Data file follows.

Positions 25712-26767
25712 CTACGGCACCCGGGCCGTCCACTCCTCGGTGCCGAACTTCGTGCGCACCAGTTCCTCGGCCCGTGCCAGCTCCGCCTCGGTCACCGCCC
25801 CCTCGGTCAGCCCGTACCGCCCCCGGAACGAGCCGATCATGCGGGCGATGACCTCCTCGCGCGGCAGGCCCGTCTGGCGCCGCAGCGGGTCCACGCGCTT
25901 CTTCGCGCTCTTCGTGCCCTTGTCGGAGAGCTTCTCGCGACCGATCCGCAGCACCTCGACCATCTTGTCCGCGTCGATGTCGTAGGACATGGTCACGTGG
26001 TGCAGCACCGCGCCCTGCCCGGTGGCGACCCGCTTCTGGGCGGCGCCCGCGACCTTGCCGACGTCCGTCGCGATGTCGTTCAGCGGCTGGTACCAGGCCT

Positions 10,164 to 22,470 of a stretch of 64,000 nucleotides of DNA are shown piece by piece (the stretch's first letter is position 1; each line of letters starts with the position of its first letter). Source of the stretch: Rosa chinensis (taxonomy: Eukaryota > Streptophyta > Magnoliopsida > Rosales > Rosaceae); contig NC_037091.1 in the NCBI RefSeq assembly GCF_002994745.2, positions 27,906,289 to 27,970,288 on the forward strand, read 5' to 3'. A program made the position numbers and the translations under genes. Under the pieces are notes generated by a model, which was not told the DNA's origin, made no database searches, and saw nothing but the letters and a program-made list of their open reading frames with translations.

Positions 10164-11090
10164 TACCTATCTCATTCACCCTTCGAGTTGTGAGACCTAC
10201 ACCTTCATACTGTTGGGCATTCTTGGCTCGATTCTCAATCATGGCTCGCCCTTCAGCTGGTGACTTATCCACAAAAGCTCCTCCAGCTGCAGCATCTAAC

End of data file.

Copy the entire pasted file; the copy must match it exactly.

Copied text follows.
Positions 25712-26767
25712 CTACGGCACCCGGGCCGTCCACTCCTCGGTGCCGAACTTCGTGCGCACCAGTTCCTCGGCCCGTGCCAGCTCCGCCTCGGTCACCGCCC
25801 CCTCGGTCAGCCCGTACCGCCCCCGGAACGAGCCGATCATGCGGGCGATGACCTCCTCGCGCGGCAGGCCCGTCTGGCGCCGCAGCGGGTCCACGCGCTT
25901 CTTCGCGCTCTTCGTGCCCTTGTCGGAGAGCTTCTCGCGACCGATCCGCAGCACCTCGACCATCTTGTCCGCGTCGATGTCGTAGGACATGGTCACGTGG
26001 TGCAGCACCGCGCCCTGCCCGGTGGCGACCCGCTTCTGGGCGGCGCCCGCGACCTTGCCGACGTCCGTCGCGATGTCGTTCAGCGGCTGGTACCAGGCCT

Positions 10,164 to 22,470 of a stretch of 64,000 nucleotides of DNA are shown piece by piece (the stretch's first letter is position 1; each line of letters starts with the position of its first letter). Source of the stretch: Rosa chinensis (taxonomy: Eukaryota > Streptophyta > Magnoliopsida > Rosales > Rosaceae); contig NC_037091.1 in the NCBI RefSeq assembly GCF_002994745.2, positions 27,906,289 to 27,970,288 on the forward strand, read 5' to 3'. A program made the position numbers and the translations under genes. Under the pieces are notes generated by a model, which was not told the DNA's origin, made no database searches, and saw nothing but the letters and a program-made list of their open reading frames with translations.

Positions 10164-11090
10164 TACCTATCTCATTCACCCTTCGAGTTGTGAGACCTAC
10201 ACCTTCATACTGTTGGGCATTCTTGGCTCGATTCTCAATCATGGCTCGCCCTTCAGCTGGTGACTTATCCACAAAAGCTCCTCCAGCTGCAGCATCTAAC